Stellar irradiances and effects on planetary atmospheres

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Stellar irradiances and effects on planetary atmospheres

Outline• Exoplanets: Current knowledge–Overview of detection methods–Statistics–Formation mechanisms• The stellar habitable zone: classical definition• Influence of the high-energy radiation ong>andong>particle environments–Evaporation of planetary atmospheres–Planets around stars of other spectral types• The future of exoplanet research (observations)–COROT–Darwin/TPF


Exoplanets: Current knowledge• The history of exoplanets goes back just 10 yr agowith the discovery of 51 Peg b by Mayor & Queloz in1995 (besides pulsar planets…)• Currently there are 133 “bona fide” planets in 117planetary systems• The definition of a planet is somewhat fuzzy:formation mechanism ong>andong> deuterium burning limit• A big surprise came with the first detections giantplanets very close to the host stars (~0.05 AU) “Hot Jupiters”• Several methods can be used to detect exoplanetsong>andong> some have been more effective than others…


Exoplanet detection methodsRadial velocityIndirectmethodsTransitsAstrometryMicrolensingDirectmethodsDirect imagingDirect spectroscopy


Radial velocities• Doppler shifts of stellar lines• Since we can only measure the lines of the star ong>andong>M p


First confirmed transit in 2000 (planet already discoveredby RVs): HD 209458Charbonneau et al. (2000)‣ Planet data:– M=0.7 M Jup– R=1.35 R Jup– i=86.6°‣ Star data:– G0 V– V=7.64– R=1.15 R Depth of 1-2% for jovian planets around solar-type stars• Observational biases:‣ Giant planets‣ Close orbits (higher probability)‣ Around dwarf starsCurrently 6planets detectedwith this method


Solar System example...Planet P (yr) a (au) Dur.(h)Depth(%)Geom.prob. (%)Mercury 0.241 0.39 8.1 0.0012 1.19Venus 0.615 0.72 11.0 0.0076 0.65Earth 1.000 1.00 13.0 0.0084 0.47Mars 1.880 1.52 16.0 0.0024 0.31Jupiter 11.86 5.20 29.6 1.01 0.089Saturn 29.5 9.5 40.1 0.75 0.049Uranus 84.0 19.2 57.0 0.135 0.024Neptune 164.8 30.1 71.3 0.127 0.015‣ Very high accuracy photometry needed todetect terrestrial planets!‣ Many stars to be observed because of lowprobability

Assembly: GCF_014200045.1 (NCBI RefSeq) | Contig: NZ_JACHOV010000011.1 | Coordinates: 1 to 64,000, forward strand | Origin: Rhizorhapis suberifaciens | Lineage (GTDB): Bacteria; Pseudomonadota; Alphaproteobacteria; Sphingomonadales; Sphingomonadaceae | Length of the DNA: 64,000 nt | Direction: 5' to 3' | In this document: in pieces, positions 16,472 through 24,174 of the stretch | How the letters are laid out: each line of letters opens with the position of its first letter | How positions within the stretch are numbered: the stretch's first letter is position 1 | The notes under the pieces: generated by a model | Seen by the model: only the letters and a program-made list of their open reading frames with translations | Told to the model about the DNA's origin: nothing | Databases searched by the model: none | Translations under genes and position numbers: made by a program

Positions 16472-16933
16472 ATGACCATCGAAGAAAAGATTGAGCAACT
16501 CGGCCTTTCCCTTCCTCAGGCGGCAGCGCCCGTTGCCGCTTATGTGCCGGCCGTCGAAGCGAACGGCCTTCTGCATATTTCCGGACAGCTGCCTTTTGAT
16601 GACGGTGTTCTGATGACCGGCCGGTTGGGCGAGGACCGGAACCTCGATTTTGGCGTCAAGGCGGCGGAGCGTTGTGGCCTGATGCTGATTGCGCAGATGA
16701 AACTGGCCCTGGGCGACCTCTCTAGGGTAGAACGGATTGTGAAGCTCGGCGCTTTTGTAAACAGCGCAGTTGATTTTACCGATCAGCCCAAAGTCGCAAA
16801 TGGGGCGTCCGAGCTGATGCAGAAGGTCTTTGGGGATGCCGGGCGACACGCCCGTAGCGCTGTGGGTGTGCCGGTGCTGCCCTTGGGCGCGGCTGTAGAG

AstrometryObservation of the reflexmotion of the star in the sky Very high precision needed(µas)!It is easy to demonstrate that:M* a*=Mpap2 3P M*=(ap+a*)⎛MM = ⎜⎝ P• Observational biases:‣ Massive planets⎞⎟⎠2/3αd M*p * jup‣ Intermediate orbits (short period but noticeable effect)‣ Low-mass stars‣ Nearby distances


Some statistics…• Mass distribution compatiblewith expectations (lowestmass planet 14 M ⊕ ). But…‣ Many planets with high orbital eccentricities (?) Contradiction with current formation models‣ Apparent cutoff at semi-major axes < 0.03-0.04 AU (?) What explains the lack of planets closer to the star?


Soon was found (Gonzalez et al.) that stars withplanets seemed to be richer in metals than others!!The explanation is not clear yet:‣ The star forms planets because the available material is richerin metals‣ The star engulfed formed planets enriching its atmosphere


Formation mechanismsObservations indicate arelative richness ofmassive planets in closeorbits: How did they form?• In situ formation requires verysevere assumptions (Wuchterl etal. 2000)• Currently: migration (inward &outward) (Lin et al. 1996)• Migration is caused by planetdiskinteractions• Problem: how to stop it!


The stellar habitable zone:classical definition• Requisite of liquid water on the planet’s surface (stellarradiation or internal heat!)• Early works in the 70s but Kasting, Whitmire &Reynolds (1993) set the stong>andong>ards:– Simple climate model– Internal limit water loss via photolysis ong>andong> hydrogen escape(after runaway greenhouse effect ong>andong> wet stratosphere)– External limit formation of CO 2 clouds (enhanced albedoong>andong> lower temperature)– CO 2 is the principal stabilizing agent of the atmosphereagainst positive feedbacks (carbonate-silicate cycle)• Excellent review by Kasting & Catling (2003, ARA&A,41, 429)


• The habitable zone (HZ) depeds on the star’s luminosity(mass ong>andong> age) ong>andong> on the planet’s mass (ability to sustainan atmosphere)• Present solar values:• Inner limit: ~0.95 AU• Outer limit: 1.37-2.4 AU (CO 2cloud properties still unknown!)• Mars (1.52 AU) ong>andong> Venus (0.72 AU) are quite close to theHZ!; Mars: too small, no plate tectonics!; Venus: runawaygreenhouse, water lost, all CO 2 in the atmosphere!• For massive stars the HZ becomes narrow ong>andong> short-lived• For very low mass stars, tidal synchronization becomes aproblem (atmosphere freezes in the dark side)• The continuously habitable zone (CHZ) is defined as theregion that remains habitable for a finite period of time.Also, galactic habitable zone (GHZ) (Lineweaver et al. 2004)!


An important ingredient: water deliveryPlanets in the HZ• It is well understood that water-rich planetesimals onlyexist beyond the so-called “snow line” (Sun: 5 AU)• Recent study by Raymond et al. (2004, Icarus, 168, 1)with simulations of planetary systems ong>andong> waterdelivery


Influence of the high-energyradiation ong>andong> particle environments• The HZ calculations of Kasting et al. assume a stableatmosphere with basically fixed composition…• … but what if the host stars influenced the planetaryatmospheres in more ways than just the overall flux?• High-energy (quiescent & flares) ong>andong> particle fluxes(stellar wind & CMEs) could also affect theatmospheres• These fluxes are triggered by the stellar magneticactivity• We know that the Sun is a relatively inactive startoday… but, has it always been this way?